#1. Have You Forgotten?--Darryl Worley (2003)......I've cited in some of the previous write-ups how most of the singer-songwriters of country's most jingoistic anthems are more three-dimensional than you'd think in their political views.  Even Toby Keith has described himself as a conservative Democrat and has been fairly active in the Oklahoma Democratic Party over the years.  But one guy who is every bit as much of a cartoon character as his lyrics indicate is Darryl Worley, writer of the country song that more than any other song in American history is responsible for us getting involved in a war.  Like "Bumper of My SUV", "Have You Forgotten's" poison stems from its sneering judgments, strawmen, and non-sequitirs aimed at critics of the war rather than merely stating "one man's opinion".  Worley insists that the song was written about US military involvement in the war in Afghanistan rather than Iraq, and that may be true, but if so it makes matters worse because the song was hastily recorded, rapidly rushed to radio stations, and timed for an album release just as the war in Iraq began in the spring of 2003.  That certainly made the interpretation of the lyrics transferable to waging war against Saddam Hussein to avenge 9/11.  For the longest time, a majority of the public bought into the never-spoken-but-always-implied association between Hussein and the attacks on 9/11.  Even more than the Bush administration, the chart success of "Have You Forgotten?" cemented that false narrative.  "Have You Forgotten?" was a garbage song all-around, but given that it was intractably linked to the advancement of the biggest foreign policy blunder in our nation's history, it stands alone at the bottom of the sewer as country music's all-time worst song.


Oh I suppose I could have done a "bottom-25 list" here.  As I was compiling the list, I just remembered Jerrod Niemann's 2014 howler "Donkey", which Niemann himself admitted may have been the worst song ever, but the very fact that it's performer concedes that the song is that bad oddly takes it out of contention.  So I think I'll let the list stand by itself.  Unlike my top-300 list which there aren't that many songs from the past several years, you may notice that this list is pretty heavily weighted towards the last several years.  Unfortunately, the trajectory of country music today suggests that my list is likely to be obsolete in a year or two.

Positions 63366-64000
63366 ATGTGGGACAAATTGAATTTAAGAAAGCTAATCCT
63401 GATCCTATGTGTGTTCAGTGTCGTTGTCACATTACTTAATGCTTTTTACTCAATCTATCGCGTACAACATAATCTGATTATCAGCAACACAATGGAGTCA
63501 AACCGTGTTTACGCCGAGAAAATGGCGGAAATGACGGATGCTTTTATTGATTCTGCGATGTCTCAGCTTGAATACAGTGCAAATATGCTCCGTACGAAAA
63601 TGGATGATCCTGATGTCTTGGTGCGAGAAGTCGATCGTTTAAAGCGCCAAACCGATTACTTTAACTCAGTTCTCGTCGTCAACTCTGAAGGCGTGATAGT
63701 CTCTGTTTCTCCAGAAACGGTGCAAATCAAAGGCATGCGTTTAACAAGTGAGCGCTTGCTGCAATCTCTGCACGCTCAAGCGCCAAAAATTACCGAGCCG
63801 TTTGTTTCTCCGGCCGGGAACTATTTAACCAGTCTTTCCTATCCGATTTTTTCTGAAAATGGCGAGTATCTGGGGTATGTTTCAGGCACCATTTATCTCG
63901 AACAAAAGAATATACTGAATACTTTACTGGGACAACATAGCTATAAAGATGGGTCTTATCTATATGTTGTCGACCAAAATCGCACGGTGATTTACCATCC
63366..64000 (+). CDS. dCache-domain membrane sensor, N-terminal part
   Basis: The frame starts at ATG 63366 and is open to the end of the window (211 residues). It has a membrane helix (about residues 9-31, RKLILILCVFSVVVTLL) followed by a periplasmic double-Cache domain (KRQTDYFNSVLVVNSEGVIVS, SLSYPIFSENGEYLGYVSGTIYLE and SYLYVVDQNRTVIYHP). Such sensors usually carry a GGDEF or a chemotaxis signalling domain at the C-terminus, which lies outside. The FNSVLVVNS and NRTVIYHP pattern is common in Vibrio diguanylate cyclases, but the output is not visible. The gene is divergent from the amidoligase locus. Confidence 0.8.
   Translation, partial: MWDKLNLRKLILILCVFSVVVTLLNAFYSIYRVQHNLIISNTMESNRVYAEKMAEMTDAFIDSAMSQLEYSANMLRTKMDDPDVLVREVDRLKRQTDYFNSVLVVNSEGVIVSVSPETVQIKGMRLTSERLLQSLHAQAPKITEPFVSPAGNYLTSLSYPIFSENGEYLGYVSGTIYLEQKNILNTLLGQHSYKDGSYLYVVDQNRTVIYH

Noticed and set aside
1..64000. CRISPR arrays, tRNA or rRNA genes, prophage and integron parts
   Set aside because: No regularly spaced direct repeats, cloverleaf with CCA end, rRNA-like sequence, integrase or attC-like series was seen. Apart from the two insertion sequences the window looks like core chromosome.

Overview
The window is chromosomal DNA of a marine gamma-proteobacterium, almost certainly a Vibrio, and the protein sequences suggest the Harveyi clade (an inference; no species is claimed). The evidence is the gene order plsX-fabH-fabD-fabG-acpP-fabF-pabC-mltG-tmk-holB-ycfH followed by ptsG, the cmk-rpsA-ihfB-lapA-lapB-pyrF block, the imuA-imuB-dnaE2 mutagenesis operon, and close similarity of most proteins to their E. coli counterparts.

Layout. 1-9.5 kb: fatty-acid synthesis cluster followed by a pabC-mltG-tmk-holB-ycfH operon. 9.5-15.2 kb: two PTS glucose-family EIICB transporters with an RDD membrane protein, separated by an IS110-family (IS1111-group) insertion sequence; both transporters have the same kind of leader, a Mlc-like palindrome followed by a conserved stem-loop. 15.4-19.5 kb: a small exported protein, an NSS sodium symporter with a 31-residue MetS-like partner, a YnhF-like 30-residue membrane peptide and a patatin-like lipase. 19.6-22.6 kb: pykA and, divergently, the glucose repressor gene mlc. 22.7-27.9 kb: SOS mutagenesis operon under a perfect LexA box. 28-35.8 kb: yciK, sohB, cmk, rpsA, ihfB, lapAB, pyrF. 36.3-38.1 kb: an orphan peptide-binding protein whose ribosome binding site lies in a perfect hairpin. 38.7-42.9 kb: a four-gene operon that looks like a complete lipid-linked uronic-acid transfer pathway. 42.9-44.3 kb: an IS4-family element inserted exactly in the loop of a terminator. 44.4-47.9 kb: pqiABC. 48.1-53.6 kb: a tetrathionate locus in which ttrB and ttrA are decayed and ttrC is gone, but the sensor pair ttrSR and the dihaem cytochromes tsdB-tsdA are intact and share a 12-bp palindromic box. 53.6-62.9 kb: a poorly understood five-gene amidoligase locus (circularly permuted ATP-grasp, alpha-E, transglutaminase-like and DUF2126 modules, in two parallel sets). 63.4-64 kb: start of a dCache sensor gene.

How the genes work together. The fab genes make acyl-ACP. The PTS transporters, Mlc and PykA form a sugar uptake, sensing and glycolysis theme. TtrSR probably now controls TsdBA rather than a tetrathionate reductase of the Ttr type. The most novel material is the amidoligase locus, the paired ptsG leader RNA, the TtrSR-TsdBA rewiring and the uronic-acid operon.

Sunday, February 12, 2017

Revising My Top-300 Country Song List of All-Time



Ten years ago on Super Bowl weekend, I put together a list of my 150 favorite country songs of all-time, ranking them chronologically from #1 to #150.  That was a fun exercise and I figured a decade later it was worth a revisit and an expansion.  This year I originally did a list of 250 of my favorite country songs singled out, but since I found myself with so many more songs I'd classify as "great" that I expanded it to 300 songs in my second edit.  I also arranged the list differently.  I'll go through cycles where one song really hits me and I find it to be the best thing ever recorded, while other songs I loved at their peak can burn out for me and lose their magic.  With that in mind, I didn't want to do a pecking-order list this time, so instead decided upon a chronological listing of the songs that comprise my top-300 list, going from oldest to newest.  Here's the list, with some additional commentary at the end....
 
Sixteen Tons--Tennessee Ernie Ford (1955)
Walk the Line--Johnny Cash (1956)
The Battle of New Orleans--Johnny Horton (1959)
Sink the Bismarck--Johnny Horton (1960)
Big Bad John--Jimmy Dean (1961)
I've Been Everywhere--Hank Snow (1962)
Ring of Fire--Johnny Cash (1963)
Six Days on the Road--Dave Dudley (1963)
King of the Road--Roger Miller (1965)
Don’t Come Home A-Drinkin’ (With Loving on Your Mind--Loretta Lynn (1966)
Wichita Lineman--Glen Campbell (1968)
Mama Tried--Merle Haggard (1968)
A Boy Named Sue--Johnny Cash (1969)
Galveston--Glen Campbell (1969)
Snowbird--Anne Murray (1970)
Take Me Home, Country Roads--John Denver (1971)
Coat of Many Colors--Dolly Parton (1971)
Burgers and Fries--Charley Pride (1971)
The Man in Black--Johnny Cash (1971)
Billy Dee--Kris Kristofferson (1971)
Uneasy Rider--Charlie Daniels Band (1973)
The Most Beautiful Girl in the World--Charlie Rich (1973)
Danny's Song--Anne Murray (1973)
Jolene--Dolly Parton (1973)
If We Make it Through December--Merle Haggard (1973)
Smoky Mountain Memories--Mel Street (1975)
Convoy--C.W. McCall (1975)
One Piece at a Time--Johnny Cash (1976)
Lucille--Kenny Rogers (1977)
Rollin' with the Flow--Charlie Rich (1977)
Don't It Make My Brown Eyes Blue--Crystal Gayle (1977)
Luckenbach, Texas--Waylon Jennings and Willie Nelson (1977)